In one way or another, I've been involved with images since the early 1980s: from feature film and video, to television and onwards to stills photography and graphics. If you fancy reading a potted history, then swing by here.
The media (well the creative arts in general) is over-saturated, spilling over with raw talent - but let's not even get into the vigorous competition required to win what few jobs are actually on offer. Admittedly I started long ago when gaining employment was far easier. Along the way, I’ve had a great deal of fun, and looking back at it all I've loved every minute of it. Though far from over, it pains me to admit that the busiest part of my professional life is now in the rearview mirror.
Other than filming motor racing for BBC Grandstand in the early 90s, I’ve never really been into mainstream sports - especially football. Over the years, try as I might to summon up sufficient interest, I just couldn’t manage it. There was no appeal whatsoever and the reputation for hoolganism that the sport had at the time was the catalyst behind my disliking it.
I gave rugby a go but soon became bored with the constant stopping and starting. Then I tried horse racing, but the first ever animal I bet on stumbled at the third fence at Aintree and was shot by the course vet. Emaciated individuals running around a track didn't appeal either. American sports beckoned, but their version of ‘Football’ was basically armoured rugby for pansies, and ‘Baseball’ was glorified rounders played by belligerent millionaires. So from the early 90s up to 2021, I wandered the sporting wilderness, incapable of holding a conversation about sport, and avoiding those who could.
In the summer of 2021, as my 60th birthday loomed into view, I suffered what I can only describe as an epiphany. In the corner of the internet, I noticed an ad on a social media platform as Dorking Wanderers, my local amateur football team, was looking to bolster its photography unit with more volunteers. Although a lifelong paid-up member of the anti-football brigade, I still liked the idea of doing something to benefit the local community, so along with a CV and a basic portfolio, I applied.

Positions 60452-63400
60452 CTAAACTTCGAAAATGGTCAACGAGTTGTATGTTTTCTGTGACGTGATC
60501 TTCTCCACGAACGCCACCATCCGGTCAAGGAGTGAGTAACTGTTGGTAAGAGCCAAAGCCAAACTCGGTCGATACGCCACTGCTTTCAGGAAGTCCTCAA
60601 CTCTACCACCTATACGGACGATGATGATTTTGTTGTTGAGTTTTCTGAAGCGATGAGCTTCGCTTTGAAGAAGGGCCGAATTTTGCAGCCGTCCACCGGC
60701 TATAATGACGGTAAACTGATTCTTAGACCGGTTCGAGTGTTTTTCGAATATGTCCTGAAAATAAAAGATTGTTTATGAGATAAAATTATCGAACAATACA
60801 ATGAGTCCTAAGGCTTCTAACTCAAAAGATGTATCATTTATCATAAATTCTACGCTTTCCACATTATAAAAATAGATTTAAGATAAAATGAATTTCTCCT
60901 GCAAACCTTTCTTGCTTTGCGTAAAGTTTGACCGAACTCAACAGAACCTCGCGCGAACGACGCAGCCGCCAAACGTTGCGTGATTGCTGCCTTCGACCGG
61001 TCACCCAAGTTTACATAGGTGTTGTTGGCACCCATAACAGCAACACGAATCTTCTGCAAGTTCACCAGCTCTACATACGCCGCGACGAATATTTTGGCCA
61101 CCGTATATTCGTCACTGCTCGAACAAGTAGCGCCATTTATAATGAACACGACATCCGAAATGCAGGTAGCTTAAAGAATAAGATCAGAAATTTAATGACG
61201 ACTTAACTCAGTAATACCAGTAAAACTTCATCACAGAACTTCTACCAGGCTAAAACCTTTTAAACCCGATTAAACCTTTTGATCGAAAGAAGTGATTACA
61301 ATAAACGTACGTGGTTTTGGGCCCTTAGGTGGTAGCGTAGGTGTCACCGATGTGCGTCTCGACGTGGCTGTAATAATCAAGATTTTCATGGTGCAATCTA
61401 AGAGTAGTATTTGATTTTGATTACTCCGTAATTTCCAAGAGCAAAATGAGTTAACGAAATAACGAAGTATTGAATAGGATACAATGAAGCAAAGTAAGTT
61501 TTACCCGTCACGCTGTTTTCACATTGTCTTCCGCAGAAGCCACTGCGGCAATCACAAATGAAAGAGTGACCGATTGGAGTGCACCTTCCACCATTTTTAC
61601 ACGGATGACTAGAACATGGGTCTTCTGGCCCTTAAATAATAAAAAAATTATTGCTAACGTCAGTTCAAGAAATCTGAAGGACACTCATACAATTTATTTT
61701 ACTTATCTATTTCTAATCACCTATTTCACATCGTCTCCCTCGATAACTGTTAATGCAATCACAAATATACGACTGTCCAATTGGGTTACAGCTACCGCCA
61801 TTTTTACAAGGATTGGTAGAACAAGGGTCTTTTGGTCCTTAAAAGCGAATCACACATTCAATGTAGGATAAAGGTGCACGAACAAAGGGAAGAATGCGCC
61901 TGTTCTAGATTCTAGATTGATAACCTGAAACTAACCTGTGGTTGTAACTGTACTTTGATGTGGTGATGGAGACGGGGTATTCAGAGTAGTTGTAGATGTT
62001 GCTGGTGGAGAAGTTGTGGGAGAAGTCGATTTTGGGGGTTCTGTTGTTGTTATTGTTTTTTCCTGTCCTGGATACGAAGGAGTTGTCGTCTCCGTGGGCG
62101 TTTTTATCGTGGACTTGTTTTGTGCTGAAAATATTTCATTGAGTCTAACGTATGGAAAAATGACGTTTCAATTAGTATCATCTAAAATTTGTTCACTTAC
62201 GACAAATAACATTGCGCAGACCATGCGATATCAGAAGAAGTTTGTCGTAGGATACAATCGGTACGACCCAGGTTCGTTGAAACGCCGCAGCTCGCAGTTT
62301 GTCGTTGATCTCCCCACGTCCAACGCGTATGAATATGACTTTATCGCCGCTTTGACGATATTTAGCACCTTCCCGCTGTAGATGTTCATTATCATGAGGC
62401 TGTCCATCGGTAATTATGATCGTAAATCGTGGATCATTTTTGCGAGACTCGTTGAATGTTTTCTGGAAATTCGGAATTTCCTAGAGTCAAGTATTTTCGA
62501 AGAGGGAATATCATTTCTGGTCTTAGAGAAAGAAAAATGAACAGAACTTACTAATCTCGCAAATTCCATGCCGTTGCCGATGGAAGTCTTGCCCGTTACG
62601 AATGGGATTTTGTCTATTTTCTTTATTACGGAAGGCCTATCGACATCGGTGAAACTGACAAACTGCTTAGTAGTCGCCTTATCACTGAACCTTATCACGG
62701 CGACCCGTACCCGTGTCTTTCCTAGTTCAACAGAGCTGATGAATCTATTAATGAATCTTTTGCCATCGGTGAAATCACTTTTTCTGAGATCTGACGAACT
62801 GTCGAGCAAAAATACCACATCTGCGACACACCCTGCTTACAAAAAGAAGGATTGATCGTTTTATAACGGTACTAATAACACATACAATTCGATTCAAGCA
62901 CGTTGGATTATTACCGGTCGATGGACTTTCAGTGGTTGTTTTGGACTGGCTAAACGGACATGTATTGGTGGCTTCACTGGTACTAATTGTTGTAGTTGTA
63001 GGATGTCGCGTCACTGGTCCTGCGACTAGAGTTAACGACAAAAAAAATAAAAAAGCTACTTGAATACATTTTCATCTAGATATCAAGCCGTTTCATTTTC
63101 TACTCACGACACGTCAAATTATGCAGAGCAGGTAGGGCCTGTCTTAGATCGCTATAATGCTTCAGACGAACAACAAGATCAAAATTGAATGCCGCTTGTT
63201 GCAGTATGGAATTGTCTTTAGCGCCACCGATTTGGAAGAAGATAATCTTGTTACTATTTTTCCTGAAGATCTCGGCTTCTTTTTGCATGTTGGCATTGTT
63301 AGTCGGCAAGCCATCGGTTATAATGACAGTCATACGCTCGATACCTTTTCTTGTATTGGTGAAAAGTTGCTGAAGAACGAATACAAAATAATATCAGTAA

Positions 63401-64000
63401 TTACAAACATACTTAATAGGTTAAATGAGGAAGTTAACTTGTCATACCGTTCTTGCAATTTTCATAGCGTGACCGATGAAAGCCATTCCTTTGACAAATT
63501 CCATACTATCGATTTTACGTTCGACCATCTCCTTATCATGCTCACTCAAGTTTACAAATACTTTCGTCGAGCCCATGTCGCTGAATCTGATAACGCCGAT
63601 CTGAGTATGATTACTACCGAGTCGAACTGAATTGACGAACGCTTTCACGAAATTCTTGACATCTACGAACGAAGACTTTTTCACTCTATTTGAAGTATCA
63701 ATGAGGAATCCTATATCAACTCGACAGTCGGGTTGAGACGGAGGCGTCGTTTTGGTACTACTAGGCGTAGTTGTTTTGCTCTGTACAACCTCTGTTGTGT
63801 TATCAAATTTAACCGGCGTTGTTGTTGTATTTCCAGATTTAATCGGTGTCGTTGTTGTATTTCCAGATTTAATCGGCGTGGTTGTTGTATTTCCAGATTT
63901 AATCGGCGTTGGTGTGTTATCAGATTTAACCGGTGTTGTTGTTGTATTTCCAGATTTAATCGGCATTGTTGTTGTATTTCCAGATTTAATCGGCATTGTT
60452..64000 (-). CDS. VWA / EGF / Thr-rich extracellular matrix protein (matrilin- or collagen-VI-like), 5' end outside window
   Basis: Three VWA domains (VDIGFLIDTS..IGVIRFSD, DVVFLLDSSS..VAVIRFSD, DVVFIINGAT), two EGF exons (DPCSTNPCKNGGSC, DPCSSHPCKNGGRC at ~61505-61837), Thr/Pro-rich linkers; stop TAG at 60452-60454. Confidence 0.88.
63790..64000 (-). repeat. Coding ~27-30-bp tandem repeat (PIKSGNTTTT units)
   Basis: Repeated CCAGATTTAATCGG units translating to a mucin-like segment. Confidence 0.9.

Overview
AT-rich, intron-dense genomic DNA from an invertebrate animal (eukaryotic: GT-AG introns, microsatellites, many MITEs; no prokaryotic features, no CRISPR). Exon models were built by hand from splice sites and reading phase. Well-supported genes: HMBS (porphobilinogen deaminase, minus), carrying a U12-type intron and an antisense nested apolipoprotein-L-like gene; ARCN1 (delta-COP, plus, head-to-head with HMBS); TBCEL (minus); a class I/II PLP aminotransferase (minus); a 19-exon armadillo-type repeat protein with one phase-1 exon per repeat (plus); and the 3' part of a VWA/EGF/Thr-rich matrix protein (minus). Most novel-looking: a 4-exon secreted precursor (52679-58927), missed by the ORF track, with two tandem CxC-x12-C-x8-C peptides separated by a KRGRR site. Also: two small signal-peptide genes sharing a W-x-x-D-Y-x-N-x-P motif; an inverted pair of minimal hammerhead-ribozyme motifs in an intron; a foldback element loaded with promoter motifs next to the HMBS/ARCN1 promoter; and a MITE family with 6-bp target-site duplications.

The club photographer Steve O’Sullivan got in touch and we chatted, after which I was invited to Meadowbank, their home ground, to ‘try out’. Pretty quickly, I realised that it wasn’t the game that had put me off for decades, but the people associated with it. The folk at Dorking were proving to be the living exception to the stereotypical rule as it's the people who make the club. Every club. There is a whole army of volunteers who turn out and they have far more invested in the club than I do.
As the season progressed and I covered more and more matches, I found myself being caught up in the atmosphere of a club that was definitely ‘going places’. The team was winning more and more matches but also lost a few. I began to feel happy when they won but sad when they lost. This former staunch anti-footballer was now becoming involved in his local team and wondering if this could be classed as a midlife crisis.
As the Wanderers made their steady way up the table, the attendance figures at Meadowbank grew accordingly. Each nail-biting game was filmed and scrutinised on YouTube, and as the team won more matches, the excitement around Meadowbank spread. They won a cup, and then the season finale, the playoffs. In a riveting last few seconds, they beat Ebbsfleet to the prize - promotion to the National League.
On the final whistle of that game, we all took part in the pitch invasion.
So now I have another string to my bow, though I never thought I’d ever be involved in football, but here I am - a volunteer through and through.